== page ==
that do not crack when put in a fire. That is why it is
valuable.

13


While the grown-ups trade, I go off with the
island boys and girls to collect shellfish in tide pools.
Or we gather wild sage, a flavorful herb, on the sand
dunes. Often we see a small island fox that has left
his lair to hunt white-footed mice. We may spot the
gnawed remains of his dinner.
My father bargains well. The next day we set
off on our return journey to the coast. Our tomol is
loaded full. We have many otter skins. We also have
sealskins and sometimes the dried meat of sea lions.
We have beautiful beads and jewelry made from
abalone and shells by the people of Xalashat.

14

One time, as we made our way home, the skies
darkened and the waves rose around us. Because of
the heavy cargo, the tomol rode low in the water.
The sea came into the canoe from the seams, as well
as over the sides. The water came in faster than I
could bail it out. Finally, to save our lives, my father
said that we must lighten our load. Many skins were
thrown into the water and lost.

15


On that day, the people of our village waited
fearfully on the shore. They saw the storm at sea.
When at last they saw us returning, they wept with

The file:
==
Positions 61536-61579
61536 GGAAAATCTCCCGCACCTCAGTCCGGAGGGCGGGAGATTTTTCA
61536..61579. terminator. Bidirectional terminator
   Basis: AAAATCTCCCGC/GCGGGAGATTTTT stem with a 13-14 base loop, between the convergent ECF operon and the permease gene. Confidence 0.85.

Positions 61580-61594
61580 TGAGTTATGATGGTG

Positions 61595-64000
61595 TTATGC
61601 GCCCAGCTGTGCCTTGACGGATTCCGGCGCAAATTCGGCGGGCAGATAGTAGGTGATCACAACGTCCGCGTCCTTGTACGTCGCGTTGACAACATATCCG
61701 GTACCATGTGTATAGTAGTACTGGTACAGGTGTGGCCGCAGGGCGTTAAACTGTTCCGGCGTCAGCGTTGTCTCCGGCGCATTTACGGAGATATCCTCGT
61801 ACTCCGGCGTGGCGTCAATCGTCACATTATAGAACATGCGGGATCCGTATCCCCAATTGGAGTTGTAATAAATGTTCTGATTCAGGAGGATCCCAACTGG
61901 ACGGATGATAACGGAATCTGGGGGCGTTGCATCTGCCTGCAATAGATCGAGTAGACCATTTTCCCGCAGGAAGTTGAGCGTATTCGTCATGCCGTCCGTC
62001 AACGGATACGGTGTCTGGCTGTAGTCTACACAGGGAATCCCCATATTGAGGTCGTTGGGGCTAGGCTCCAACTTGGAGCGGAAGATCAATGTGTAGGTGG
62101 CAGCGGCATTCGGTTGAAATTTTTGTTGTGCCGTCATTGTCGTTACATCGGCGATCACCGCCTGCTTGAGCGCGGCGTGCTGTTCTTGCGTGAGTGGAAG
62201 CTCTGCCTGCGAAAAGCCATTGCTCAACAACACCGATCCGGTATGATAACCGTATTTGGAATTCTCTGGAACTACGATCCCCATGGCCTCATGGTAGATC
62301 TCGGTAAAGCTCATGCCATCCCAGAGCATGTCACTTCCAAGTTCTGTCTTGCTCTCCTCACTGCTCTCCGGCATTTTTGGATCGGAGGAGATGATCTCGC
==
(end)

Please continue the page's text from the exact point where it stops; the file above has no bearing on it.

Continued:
joy. People ran to meet us at the water’s edge. They
sang songs of gladness as strong men rushed into the
water and pulled us ashore. Then these men lifted
the tomol, still full of cargo, onto their shoulders and
carried it into the village.
Always when we return from trading with the
islanders, the village celebrates. We prepare a feast
of shellfish, roasted fish and meat, and acorn soup.
We dance and sing. Some people make music with
deer bone flutes and bird bone whistles. Some
people shake rattles made from turtle shells with
small stones inside. My brother strikes a clapper stick
against his hand to keep the rhythm of the music.

16

17


Later we sit around the fire, and
storytellers tell old, old stories. I like
the Sky People stories best of all.
One story tells how two brothers in
the Upper World make thunder and
lightning when they play the hoopand-pole game. That’s the same game
I play with my friends on our village
playing field. One brother rolls the